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December 8, 2012 Chris Wetli, PMP®, SCPM® Merrilee Tomlinson.

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Presentation on theme: "December 8, 2012 Chris Wetli, PMP®, SCPM® Merrilee Tomlinson."— Presentation transcript:

1 December 8, 2012 Chris Wetli, PMP®, SCPM® Merrilee Tomlinson

2 A project has a definite beginning and ending All projects have the same phases Initiating, Planning, Executing, Monitor and Controlling, Closing All projects have the following issues and concerns Scope, Time, Cost, Quality and Risk

3 Happy customers Happy stakeholders On time deliverables On budget Team cohesion Innovation Team talent pool intensifies Diversify Create a community infrastructure like FLL teams or academic mentorship

4 Primary duties Identify Requirements Build a team Organize existing resources Maintain/analyze data Identifies and resolves gaps Schedule resources Organize capital Manages budget Morale

5 Planning Monitoring & Controlling Initiating Executing Closing

6 The very start of the project Kick off the project Contains clear project goals and parameters Often involves the customer and stakeholders Start controlling Scope

7 Time spent up front to understand the requirements, analyze and correctly design a solution saves big in the end Unexpected problems late in the development are project killers

8 Document all of the following: Brainstorm Solutions Make Sketches / Prototypes Identify Likely Solutions Use Decision Making Tool Select a Final Solution Complete Independent Reviews Create Work Breakdown Structure

9 Option 1Option 2Option 3Option 4 Weight2311 Complexity2314 Efficiency2331 Customer2231 Time2524 Development4524 Supplies $4423 Score List all areas of Solution/System 2.Rate each option on its own (dont compare at this point) 3.Score each option Best = 1 Medium = 3 Worst = 5 4.Total Scores 5.Compare top 2 per scoring (weigh pros & cons)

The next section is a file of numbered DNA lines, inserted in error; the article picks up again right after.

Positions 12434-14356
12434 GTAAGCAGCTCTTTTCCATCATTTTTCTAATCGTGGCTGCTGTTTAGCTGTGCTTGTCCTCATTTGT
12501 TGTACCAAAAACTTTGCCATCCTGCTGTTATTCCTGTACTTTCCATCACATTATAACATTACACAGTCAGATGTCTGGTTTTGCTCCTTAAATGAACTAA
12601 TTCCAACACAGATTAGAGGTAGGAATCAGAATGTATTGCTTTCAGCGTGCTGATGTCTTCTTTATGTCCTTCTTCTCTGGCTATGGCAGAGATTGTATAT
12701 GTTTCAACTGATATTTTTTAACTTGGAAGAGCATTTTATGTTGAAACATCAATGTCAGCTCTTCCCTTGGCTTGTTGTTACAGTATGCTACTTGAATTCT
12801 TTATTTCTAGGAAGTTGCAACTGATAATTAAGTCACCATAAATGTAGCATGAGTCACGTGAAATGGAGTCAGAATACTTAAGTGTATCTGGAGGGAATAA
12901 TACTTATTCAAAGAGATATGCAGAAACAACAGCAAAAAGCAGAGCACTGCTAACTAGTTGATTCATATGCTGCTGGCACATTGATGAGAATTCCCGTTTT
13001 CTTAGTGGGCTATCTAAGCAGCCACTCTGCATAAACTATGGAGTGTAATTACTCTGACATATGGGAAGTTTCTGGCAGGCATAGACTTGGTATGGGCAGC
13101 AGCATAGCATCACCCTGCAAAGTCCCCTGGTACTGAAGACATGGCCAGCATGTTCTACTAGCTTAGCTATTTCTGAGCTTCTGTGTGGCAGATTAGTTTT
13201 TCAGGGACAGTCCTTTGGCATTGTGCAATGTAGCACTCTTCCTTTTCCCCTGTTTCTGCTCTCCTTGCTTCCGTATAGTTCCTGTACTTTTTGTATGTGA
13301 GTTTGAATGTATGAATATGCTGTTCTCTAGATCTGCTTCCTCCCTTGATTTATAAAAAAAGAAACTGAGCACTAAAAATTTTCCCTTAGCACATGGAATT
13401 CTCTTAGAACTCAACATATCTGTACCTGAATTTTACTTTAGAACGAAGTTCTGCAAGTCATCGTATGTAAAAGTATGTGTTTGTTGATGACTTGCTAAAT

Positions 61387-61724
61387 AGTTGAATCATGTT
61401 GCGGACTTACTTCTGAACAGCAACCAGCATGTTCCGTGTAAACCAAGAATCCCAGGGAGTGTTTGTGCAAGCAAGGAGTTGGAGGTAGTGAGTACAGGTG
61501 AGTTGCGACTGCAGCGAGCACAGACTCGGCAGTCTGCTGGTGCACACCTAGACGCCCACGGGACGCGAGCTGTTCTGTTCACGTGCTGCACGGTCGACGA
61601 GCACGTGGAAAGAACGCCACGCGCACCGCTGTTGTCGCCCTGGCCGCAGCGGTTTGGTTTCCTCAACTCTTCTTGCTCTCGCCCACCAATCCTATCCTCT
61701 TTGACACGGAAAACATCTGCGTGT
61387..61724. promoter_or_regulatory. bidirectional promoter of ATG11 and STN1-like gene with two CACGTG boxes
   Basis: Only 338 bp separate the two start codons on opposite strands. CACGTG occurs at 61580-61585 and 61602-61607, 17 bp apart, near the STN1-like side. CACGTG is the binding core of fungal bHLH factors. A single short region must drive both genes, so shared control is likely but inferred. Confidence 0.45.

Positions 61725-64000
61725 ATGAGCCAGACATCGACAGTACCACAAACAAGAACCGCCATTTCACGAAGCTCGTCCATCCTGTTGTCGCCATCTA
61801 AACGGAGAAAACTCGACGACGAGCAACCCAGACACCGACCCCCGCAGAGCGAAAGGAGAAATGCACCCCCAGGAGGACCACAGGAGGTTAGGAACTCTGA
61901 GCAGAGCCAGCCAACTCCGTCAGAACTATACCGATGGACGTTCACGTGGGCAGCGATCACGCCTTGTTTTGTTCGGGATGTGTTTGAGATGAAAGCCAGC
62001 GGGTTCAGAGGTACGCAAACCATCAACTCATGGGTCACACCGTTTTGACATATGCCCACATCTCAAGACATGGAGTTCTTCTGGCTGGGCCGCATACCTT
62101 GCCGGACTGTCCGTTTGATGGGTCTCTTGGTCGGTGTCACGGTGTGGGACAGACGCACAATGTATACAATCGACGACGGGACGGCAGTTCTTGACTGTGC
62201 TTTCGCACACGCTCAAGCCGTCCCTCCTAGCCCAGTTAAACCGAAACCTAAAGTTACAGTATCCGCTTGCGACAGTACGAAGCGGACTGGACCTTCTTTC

10 Develop Engine Compressor Design Analysis Fabricate Test Turbine Design Analysis Fabricate Test Gearbox Design Analysis Fabricate Test

11 Develop Engine Design Compressor Turbine Gearbox Analysis Compressor Turbine Gearbox Fabrication Compressor Turbine Gearbox Test Compressor Turbine Gearbox

12 Robot Drive Base Design Analysis Fabricate Test Appendage 1 Design Analysis Fabricate Test Appendage 2 Design Analysis Fabricate Test Electronics Design Analysis Fabricate Test Integration 7 November 2006 Program Management Basics Purdue FIRST ProgramsSlide 12 Work Organization Budget

13 Robot Drive Base Design Analysis Fabricate Test Appendage 1 Design Analysis Fabricate Test Appendage 2 Design Analysis Fabricate Test Electronics Design Analysis Fabricate Test Integration 7 November 2006 Program Management Basics Purdue FIRST ProgramsSlide 13 TEAM Jill Design Analysis Fabricate Test Bill Design Analysis Fabricate Test Mary Design Analysis Fabricate Test Robert Design Analysis Fabricate Test Mike Work Organization Budget

14 Robot Drive Base Design Analysis Fabricate Test Appendage 1 Design Analysis Fabricate Test Appendage 2 Design Analysis Fabricate Test Electronics Design Analysis Fabricate Test Integration 7 November 2006 Program Management Basics Purdue FIRST ProgramsSlide 14 TEAM Jill Design Analysis Fabricate Test Bill Design Analysis Fabricate Test Mary Design Analysis Fabricate Test Robert Design Analysis Fabricate Test Mike Work Organization Budget $1400 $400 $$ $300 $$ $400 $$ $100 $$ $200

15 Identify Key Deliverables Identify Critical Dates (FIRST, School, and so on) Estimate Task Durations Identify Task Dependencies Create Draft Schedule Review, Revise Until Issues Resolved Gain Acceptance From Stakeholders

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17 Do what you have planned Do only what you have planned Feedback and repeat from the top… Its important to document all activities during the execution phase

18 Design & Analysis Manufacture Components Make & Test Subsystems Integrate Subsystems and Test Audits and Reviews Document Change Request Manage Change / Monitor Progress Manage Risk Complete & Deliver Product